This week, Brian and David discuss Fannie and Freddie’s new tax, how self-employment and pre-approvals are inextricably linked, and how capital gains should be reported!
This week’s highlights:
- Brian explains Fannie and Freddie’s new refinance fee
- David and Brian give a clear example of why pre-approvals matter
- Brian explains what you can gain (or lose!) from a capital gain
Loosening the Tourniquet on the CARES Act
Fannie and Freddie announced this week that they would be making rate increases on all home refinances as an ‘adverse market fee‘ to counter the effects of COVID-19 on the real estate market.
Since the banks assume there might be higher defaults and foreclosures in the future when the ‘tourniquet’ of the CARES Act forbearance allowance is loosened, they are accommodating with a Market Condition Credit Fee in Price to ensure they have money in reserves to prevent Americans from being impacted long-term.
Many news sources initially reported that the increases would be ‘instant’. However, Brian and David clarified that this rate increase entails no upfront fee, and will get rolled into a homeowner’s current interest rate. This is a typical effect, and rates are expected to go up by a quarter on smaller loan balances.
If a homeowner had an interest rate locked in prior to Fannie and Freddie’s announcement, the rate will remain unaffected.
If you have questions about refinancing and rates Accunet has a comprehensive guide for refinancing your home.
Brian told the story of two of his trusted past clients who were self-employed/small business owners.
They sold their existing home, pocketed a lot of money, and are now currently renting.
They wrote several offers in spring on a new home, had an offer accepted in May, and were expected to close by end of June.
However, their seller requested that they as buyers pay ~$15,000 to repair the septic system on the home that failed to pass inspection. Unsurprisingly, the couple and walked away from that offer (and that property is still on the market 6 weeks later).
In searching for yet ANOTHER new home, by July 29th their original pre-approval had expired.
Brian was happy to assist, but the rules state the couple would need refreshed documentation and an updated credit report in order to secure new financing – just in case their financials had changed drastically since the springtime.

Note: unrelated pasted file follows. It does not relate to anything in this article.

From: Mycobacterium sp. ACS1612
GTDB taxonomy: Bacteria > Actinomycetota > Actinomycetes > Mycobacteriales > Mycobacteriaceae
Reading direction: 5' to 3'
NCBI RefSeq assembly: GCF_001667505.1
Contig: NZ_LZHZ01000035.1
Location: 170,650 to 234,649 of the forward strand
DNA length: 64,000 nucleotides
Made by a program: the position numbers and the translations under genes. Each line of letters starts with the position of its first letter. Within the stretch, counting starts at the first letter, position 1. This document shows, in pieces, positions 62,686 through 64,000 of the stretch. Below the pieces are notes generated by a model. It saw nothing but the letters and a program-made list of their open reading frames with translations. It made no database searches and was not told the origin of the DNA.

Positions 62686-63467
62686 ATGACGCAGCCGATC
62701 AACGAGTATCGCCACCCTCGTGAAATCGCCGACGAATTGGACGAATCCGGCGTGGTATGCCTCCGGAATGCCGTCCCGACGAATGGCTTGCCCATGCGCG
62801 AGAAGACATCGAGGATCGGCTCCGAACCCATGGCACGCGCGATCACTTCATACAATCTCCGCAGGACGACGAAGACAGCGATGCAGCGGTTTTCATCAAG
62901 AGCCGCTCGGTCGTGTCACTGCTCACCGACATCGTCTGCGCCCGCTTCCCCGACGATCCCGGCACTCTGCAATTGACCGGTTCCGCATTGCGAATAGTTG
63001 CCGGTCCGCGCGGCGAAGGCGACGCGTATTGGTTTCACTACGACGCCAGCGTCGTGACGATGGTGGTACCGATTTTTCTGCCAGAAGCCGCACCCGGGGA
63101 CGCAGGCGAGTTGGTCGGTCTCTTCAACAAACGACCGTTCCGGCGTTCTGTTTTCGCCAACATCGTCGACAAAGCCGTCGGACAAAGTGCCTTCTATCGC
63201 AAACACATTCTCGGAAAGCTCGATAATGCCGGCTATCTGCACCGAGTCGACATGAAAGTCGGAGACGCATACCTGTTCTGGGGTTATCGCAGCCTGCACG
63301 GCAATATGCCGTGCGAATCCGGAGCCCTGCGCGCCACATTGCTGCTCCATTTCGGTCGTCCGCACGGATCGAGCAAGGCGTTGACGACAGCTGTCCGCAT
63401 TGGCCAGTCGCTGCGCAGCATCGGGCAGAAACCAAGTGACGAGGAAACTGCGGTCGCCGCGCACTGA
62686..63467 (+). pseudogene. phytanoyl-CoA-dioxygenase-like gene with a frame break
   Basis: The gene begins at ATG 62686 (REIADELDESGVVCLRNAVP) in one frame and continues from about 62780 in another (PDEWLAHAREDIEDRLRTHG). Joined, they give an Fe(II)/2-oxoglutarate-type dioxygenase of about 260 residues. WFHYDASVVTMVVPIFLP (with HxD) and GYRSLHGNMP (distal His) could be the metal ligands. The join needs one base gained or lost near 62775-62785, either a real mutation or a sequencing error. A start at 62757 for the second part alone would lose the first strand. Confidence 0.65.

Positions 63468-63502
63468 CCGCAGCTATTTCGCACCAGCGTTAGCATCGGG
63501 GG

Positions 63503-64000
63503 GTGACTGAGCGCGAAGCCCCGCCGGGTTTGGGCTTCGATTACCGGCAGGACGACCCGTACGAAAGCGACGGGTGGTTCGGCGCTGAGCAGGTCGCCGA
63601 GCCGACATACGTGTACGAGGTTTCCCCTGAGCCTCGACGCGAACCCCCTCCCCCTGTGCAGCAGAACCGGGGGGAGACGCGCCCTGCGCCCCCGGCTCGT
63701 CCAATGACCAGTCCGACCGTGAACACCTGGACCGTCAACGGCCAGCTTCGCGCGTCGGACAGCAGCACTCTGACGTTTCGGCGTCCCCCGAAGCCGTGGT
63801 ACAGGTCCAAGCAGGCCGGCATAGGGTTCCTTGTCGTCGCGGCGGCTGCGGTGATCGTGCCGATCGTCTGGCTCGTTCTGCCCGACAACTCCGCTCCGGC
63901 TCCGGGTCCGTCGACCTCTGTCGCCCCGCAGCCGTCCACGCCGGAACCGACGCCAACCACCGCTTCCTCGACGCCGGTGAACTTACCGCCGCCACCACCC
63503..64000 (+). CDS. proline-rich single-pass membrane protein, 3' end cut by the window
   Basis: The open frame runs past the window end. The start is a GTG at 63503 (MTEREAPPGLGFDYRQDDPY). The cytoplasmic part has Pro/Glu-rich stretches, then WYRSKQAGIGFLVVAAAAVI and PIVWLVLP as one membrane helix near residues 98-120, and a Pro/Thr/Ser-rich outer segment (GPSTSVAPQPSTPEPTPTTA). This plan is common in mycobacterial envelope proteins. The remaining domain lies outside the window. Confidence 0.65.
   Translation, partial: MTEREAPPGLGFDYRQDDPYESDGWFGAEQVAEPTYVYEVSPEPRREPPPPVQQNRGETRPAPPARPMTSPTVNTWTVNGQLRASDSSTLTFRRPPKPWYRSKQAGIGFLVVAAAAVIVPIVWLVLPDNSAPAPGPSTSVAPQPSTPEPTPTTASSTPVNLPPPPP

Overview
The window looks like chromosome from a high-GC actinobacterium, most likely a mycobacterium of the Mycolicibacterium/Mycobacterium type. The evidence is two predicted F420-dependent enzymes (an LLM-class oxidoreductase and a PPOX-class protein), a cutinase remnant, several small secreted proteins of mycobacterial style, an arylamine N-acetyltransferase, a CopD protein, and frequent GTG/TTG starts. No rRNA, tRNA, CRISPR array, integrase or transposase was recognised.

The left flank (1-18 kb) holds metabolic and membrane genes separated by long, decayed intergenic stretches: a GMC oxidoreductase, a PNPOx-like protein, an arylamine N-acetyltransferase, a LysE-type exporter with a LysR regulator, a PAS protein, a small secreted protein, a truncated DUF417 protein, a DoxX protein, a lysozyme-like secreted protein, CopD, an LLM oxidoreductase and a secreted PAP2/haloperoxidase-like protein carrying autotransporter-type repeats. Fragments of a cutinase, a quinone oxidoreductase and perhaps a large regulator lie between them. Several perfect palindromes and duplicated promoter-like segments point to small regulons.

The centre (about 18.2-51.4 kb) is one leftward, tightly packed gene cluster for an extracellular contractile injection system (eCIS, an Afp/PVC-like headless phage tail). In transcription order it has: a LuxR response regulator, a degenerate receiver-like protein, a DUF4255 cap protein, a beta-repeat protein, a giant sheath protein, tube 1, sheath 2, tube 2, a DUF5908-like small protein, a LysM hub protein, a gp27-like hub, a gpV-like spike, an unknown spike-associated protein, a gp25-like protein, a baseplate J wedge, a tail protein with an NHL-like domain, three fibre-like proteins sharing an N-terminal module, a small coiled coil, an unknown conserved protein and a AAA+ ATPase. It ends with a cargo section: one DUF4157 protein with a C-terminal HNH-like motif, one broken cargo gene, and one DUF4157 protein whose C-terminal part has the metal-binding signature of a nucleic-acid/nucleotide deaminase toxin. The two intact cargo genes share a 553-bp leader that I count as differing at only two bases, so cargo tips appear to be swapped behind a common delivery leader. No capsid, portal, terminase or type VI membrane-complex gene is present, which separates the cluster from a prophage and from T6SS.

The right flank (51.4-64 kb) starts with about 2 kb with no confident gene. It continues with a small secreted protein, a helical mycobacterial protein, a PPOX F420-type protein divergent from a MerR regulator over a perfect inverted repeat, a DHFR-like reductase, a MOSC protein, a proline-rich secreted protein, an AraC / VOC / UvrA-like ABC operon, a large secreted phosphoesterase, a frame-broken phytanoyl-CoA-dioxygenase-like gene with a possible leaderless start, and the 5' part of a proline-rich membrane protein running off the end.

Unfortunately, since the husband owned a small business, COVID changed how the financing rulebook is written. Now, a 30-year-fixed rate is toughest to obtain for underwriting self-employed borrowers.
If the couple had a financial loss since their last evaluation in spring, Accunet would have to count it against their income, and even though they were retirement age, they could not secure manufactured income by taking IRA withdrawals.
Accunet pointed them to a different investor who could work around the new self-employment restrictions, and fortunately, Brian found them the same rate and closing costs as they had back in May!
Financial circumstances can change at any time. Get a Rock-Solid Pre-Approval today!
Having your cake and eating it too
Brian spoke about a client who was looking to sell his lake house in Northern Wisconsin and received an offer far above market price – a cash deal with no contingencies to close at the end of September.
The last time Accunet financed this lake house was as a second home, and since then, the client has been renting it out and reporting rental income on his tax return.
Through his efforts, the client wound up with a capital gain, which is the cost of the house plus any improvements he made, compared to the amount for which he would sell it.
The base totaled to be a $750,000 gain!
According to the IRS website, if someone has a capital gain on their primary residence, it is a $250,000 per person exemption on capital gain taxes.
However, since this was the client’s second property… he was not eligible for that capital gain exemption. And, with that kind of increase to his income, he will be in the highest long term capital gains tax rate.
David suggested that he can roll that gain via 1031 exchange (aka the Starker Exchange) into a ‘like’ property: if the client were to buy the same kind of property after the sale, the IRS will allow a delay on paying that tax.
If the client says he is wanting to purchase another rental property, Accunet will have to charge him rental property pricing. The client wanted to argue then that, no, the new property would be his primary property!
Brian said he could not have his cake and eat it too. A homeowner cannot call something a rental property for the IRS, but tell the lender it is something different (that’s fraud!)
Brian urged that in light of all the COVID effects on the real estate market, it is not so bad to pay the capital gains tax even if it takes a bite out of your winnings — the capital gains tax may go up in the future!